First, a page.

Maybe it was the beers, and maybe it was being 19, but as soon as we finished our beers, we dropped our bottles, one by one, into the alley and waited for the explosion of glass. We laughed and laughed until we heard the deep voice of Brother Luke: “Stop that right now and come with me!”

We sobered up in a second, and I had a sick feeling in my stomach as we followed Brother Luke down six flights to his room.

Brother Luke, the resident director of our dorm, was generally quiet and unassuming, but he didn’t look too pleased as he motioned for us to sit down on his sofa. He asked us our names, what dorm we lived in and where our hometowns were. He never yelled at us. “Did you throw bottles off the roof?”

We nodded.

“Do you realize you could have seriously hurt or even killed someone by doing something like that?”

Again, we nodded.

“Do you realize I could have all of you thrown off campus because of something this serious?”

We did. And I also knew if I was thrown out, my father would not have allowed me to return. I would probably have to go home, work through the fall and perhaps find another college in January.

“I expect to see all of you back here tomorrow at 2 p.m.” said Brother Luke, and we all walked out with our heads hanging low.

I prayed hard that night for another chance, and I don’t think I slept very well, but we all showed up at 2 p.m.

Brother Luke said he’d checked on the four of us, and found we’d never been in trouble before. “You did a very foolish thing last night,” he said. “You could have hurt people, and I have every right to kick you out of the dorms, but I’m going to give each of you one chance, because everyone makes mistakes and hopefully you’ll learn from this.”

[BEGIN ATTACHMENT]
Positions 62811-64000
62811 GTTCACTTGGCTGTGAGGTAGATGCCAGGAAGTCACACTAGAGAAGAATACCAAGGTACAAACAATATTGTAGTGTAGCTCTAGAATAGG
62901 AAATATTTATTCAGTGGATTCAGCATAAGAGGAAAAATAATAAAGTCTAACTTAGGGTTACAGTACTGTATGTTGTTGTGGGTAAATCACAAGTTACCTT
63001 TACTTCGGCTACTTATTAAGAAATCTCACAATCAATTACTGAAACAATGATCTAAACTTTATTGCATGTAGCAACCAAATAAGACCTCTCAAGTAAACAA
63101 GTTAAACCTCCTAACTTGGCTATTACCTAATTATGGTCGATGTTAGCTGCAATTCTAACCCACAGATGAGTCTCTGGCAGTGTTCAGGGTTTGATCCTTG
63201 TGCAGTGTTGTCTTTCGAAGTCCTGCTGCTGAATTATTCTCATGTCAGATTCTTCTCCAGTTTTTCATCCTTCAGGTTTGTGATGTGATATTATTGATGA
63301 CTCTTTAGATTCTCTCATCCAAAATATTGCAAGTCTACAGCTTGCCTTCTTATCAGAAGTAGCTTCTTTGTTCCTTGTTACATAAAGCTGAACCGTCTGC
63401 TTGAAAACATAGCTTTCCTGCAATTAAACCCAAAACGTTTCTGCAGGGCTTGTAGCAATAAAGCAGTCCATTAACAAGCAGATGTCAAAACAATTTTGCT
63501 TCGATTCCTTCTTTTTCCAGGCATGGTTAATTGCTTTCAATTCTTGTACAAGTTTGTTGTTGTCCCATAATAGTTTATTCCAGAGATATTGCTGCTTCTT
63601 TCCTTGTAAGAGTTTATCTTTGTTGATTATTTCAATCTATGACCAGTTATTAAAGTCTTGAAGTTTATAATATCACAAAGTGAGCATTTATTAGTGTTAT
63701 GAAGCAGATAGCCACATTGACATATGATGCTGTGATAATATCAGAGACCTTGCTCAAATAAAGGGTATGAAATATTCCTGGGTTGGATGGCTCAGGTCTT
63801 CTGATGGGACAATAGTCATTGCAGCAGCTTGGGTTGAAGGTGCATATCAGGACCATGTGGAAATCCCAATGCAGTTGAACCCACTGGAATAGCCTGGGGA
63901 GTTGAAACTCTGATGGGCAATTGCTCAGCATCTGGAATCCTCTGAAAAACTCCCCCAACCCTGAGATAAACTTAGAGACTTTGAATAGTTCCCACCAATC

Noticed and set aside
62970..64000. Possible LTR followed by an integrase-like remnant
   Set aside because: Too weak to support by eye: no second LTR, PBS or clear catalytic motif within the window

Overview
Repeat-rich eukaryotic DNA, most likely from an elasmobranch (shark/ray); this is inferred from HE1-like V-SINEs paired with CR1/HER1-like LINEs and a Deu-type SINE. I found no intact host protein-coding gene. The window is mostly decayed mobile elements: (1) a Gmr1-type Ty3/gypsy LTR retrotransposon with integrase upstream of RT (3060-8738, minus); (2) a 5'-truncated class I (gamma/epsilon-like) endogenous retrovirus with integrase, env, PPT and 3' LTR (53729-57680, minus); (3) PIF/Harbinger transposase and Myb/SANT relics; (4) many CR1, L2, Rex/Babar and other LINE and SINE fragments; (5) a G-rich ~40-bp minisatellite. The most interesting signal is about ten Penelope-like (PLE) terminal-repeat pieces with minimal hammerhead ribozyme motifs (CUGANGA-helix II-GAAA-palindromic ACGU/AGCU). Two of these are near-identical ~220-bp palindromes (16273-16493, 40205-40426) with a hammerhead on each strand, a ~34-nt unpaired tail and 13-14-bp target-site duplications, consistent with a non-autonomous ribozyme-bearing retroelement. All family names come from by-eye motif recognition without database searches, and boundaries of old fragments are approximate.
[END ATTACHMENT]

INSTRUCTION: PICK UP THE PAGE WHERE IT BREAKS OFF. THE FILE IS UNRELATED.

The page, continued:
We all nodded, and learned our punishment. Every Sunday we were to stop by Brother Luke’s room for a plastic bag and gloves, and spend an hour picking up trash around the dorm.

And that’s what we did every Sunday throughout September, October and November until one day we showed and Brother Luke said, “I think you’ve served your penalty.”

For the next three years I became quite close to him. I found out he was a writer, and we had some great talks about writing. He had disciplined me when I was a 19-year-old kid, but he had never judged me.

Saying thanks

Brother Luke died last August and Dr. Nagle died this past May, and I never had a chance to thank them for helping me at a time when I had no idea who I was or what I would do for the rest of my life.

Last week I began my 31st year as an English teacher, and every day I try to teach with the passion of Dr. Nagle. I try to demonstrate to each of my students that I care about them and want them to enjoy reading and writing as much as I do.

And every week I am faced with the need to discipline a student. Then I think of Brother Luke, who didn’t rant and scream and lecture, but disciplined me respectfully and he talked with me — not at me.

Dr. Nagle and Brother Luke are both gone, but a little of their spirit continues to live on within me and that’s the best way I can ever thank them.

Jack Rightmyer lives in Burnt Hills. The Gazette encourages readers to submit material on local issues for the Sunday Opinion section.